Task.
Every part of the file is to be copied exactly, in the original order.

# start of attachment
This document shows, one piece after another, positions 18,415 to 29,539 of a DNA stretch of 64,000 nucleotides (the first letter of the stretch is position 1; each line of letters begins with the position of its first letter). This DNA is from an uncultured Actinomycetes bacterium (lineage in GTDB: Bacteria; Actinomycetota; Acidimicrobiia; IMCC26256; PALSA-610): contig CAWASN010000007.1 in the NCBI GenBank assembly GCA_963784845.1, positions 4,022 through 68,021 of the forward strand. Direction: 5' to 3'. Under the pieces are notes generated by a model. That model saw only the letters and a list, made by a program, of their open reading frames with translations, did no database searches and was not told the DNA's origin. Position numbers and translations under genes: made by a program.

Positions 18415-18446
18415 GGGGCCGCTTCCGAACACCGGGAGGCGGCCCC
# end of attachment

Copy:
This document shows, one piece after another, positions 18,415 to 29,539 of a DNA stretch of 64,000 nucleotides (the first letter of the stretch is position 1; each line of letters begins with the position of its first letter). This DNA is from an uncultured Actinomycetes bacterium (lineage in GTDB: Bacteria; Actinomycetota; Acidimicrobiia; IMCC26256; PALSA-610): contig CAWASN010000007.1 in the NCBI GenBank assembly GCA_963784845.1, positions 4,022 through 68,021 of the forward strand. Direction: 5' to 3'. Under the pieces are notes generated by a model. That model saw only the letters and a list, made by a program, of their open reading frames with translations, did no database searches and was not told the DNA's origin. Position numbers and translations under genes: made by a program.

Positions 18415-18446
18415 GGGGCCGCTTCCGAACACCGGGAGGCGGCCCC